Her abdominal ultrasound results indicated normal liver, gallbladder, bile ducts, and pancreas but the blind-ended loop of her appendix was enlarged (8 mm), non-compressible, with a little fluid around it and lymphadenopathy.
Her abdominopelvic CT scan also showed normal liver, gallbladder, bile ducts, pancreas, and kidneys, but it indicated a 10-mm-diameter dilated appendix with free fluid around it and fat stranding, suggesting early acute appendicitis (Figure 1). 

Therefore, metronidazole injections were added to the patient’s medications to cover the treatment of acute appendicitis (8).
After a surgical consultation, the patient underwent appendectomy 7 days after admission, and her pathological examinations revealed that the mucosa was relatively normal. In lamina propria, a large number of lymphoid follicles of various sizes have germinal centers in which the tangible macrophage cells were evident.  There were some eosinophils in the muscle layer.  Blood vessels in the serous part were compatible with early acute appendicitis (Figure 2). 

After 14 days of therapy by cefotaxime and metronidazole, she was discharged in a good condition and was symptom-free during the follow-up period.
3. Discussion and Review of Literature
To the best of my knowledge, this is one of the rare cases of appendicitis presentation associated with TF.
According to the literature, TF could present with mesenteric lymphadenopathy, ileocolitis, and even bowel perforation, which mimic appendicitis (1, 5). Salmonella Typhi could reproduce in the submucosa, resulting in hyperplasia and hypertrophy of mesenteric lymphoid and intestinal tissues as well as Peyer’s patches. Hypertrophy followed by necrosis of the submucosal tissues may be responsible for abdominal pain and its following ileal hemorrhage and or perforation. Because of macroscopic or microscopic breaches in the intestinal mucosal barrier, the patients affected with enteric fever probably develop secondary bacteremia with other organisms (9, 10, 11).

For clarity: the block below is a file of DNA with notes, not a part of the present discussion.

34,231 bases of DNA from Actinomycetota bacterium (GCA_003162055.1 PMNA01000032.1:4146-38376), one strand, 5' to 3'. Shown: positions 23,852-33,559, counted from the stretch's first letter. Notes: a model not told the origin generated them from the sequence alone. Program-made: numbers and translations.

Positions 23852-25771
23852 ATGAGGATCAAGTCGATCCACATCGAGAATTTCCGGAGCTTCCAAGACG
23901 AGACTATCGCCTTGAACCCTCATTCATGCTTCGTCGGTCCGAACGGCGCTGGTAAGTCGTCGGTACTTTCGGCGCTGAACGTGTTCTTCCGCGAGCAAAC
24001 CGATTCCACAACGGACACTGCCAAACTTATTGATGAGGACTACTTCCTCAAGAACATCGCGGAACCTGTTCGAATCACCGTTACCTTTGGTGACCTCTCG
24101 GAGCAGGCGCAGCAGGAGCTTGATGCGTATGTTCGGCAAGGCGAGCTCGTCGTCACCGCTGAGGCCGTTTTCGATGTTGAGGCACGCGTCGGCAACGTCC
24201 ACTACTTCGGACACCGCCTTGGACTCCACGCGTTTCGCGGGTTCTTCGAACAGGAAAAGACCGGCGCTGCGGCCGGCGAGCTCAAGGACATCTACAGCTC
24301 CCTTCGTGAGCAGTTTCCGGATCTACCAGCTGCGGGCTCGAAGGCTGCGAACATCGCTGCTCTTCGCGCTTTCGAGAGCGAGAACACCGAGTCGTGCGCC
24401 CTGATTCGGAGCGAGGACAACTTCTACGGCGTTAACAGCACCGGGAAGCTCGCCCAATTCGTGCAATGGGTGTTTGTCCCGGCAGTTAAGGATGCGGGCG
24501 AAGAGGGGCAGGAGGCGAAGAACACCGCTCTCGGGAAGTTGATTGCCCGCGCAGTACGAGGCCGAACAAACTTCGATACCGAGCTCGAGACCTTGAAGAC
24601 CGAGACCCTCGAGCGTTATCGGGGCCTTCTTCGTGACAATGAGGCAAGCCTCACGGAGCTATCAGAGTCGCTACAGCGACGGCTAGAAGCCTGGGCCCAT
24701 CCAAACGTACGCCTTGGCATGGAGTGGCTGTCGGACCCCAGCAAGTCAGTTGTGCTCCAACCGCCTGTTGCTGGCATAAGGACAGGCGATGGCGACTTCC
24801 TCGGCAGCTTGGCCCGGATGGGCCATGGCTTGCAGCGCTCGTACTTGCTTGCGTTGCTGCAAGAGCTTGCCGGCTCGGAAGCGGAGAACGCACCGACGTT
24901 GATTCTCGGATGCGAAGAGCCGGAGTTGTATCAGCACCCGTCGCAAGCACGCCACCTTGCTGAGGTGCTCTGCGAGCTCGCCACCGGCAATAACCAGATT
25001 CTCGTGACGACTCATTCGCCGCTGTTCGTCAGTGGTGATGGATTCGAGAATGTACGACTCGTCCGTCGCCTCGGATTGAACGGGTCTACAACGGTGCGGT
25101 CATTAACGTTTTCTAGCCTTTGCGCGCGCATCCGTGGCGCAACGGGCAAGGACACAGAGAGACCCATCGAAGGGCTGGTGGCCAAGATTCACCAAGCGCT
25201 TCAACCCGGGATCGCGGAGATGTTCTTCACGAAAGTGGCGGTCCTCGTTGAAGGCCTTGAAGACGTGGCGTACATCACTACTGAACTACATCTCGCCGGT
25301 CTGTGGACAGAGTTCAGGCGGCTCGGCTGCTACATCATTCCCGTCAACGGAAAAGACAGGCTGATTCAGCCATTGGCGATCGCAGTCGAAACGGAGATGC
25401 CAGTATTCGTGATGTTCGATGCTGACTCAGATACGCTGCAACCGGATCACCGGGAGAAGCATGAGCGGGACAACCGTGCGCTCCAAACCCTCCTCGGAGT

Most often, nonspecific obstruction of the appendiceal lumen causes appendicitis. An enlarged lymphoid follicle in the epithelial lining, undigested food, fecal material, other foreign material, and bent or twisted organ may be responsible for appendicitis. The colicky pain which, in turn, generates the poor periumbilical abdominal pain as a typical presentation of early appendicitis is caused by appendiceal lumen obstruction which leads to its dilation and wall thickness, too (12).
Less often, enteric pathogens might produce localized appendiceal lymphoid hyperplasia with an obstruction or directly infect the appendix (12).
Only a few percentages of acute appendicitis are presented with culture-proven enteritis. There is doubt about the clear pathogenesis of acute appendicitis and TF; primary appendicular lumen obstruction due to lymphoid hyperplasia or direct bacterial invasion to the appendix (6). Our case first presented with febrile abdominal pain associated with non-bloody vomiting and diarrhea with culture-positive TF symptoms as well as acute appendicitis.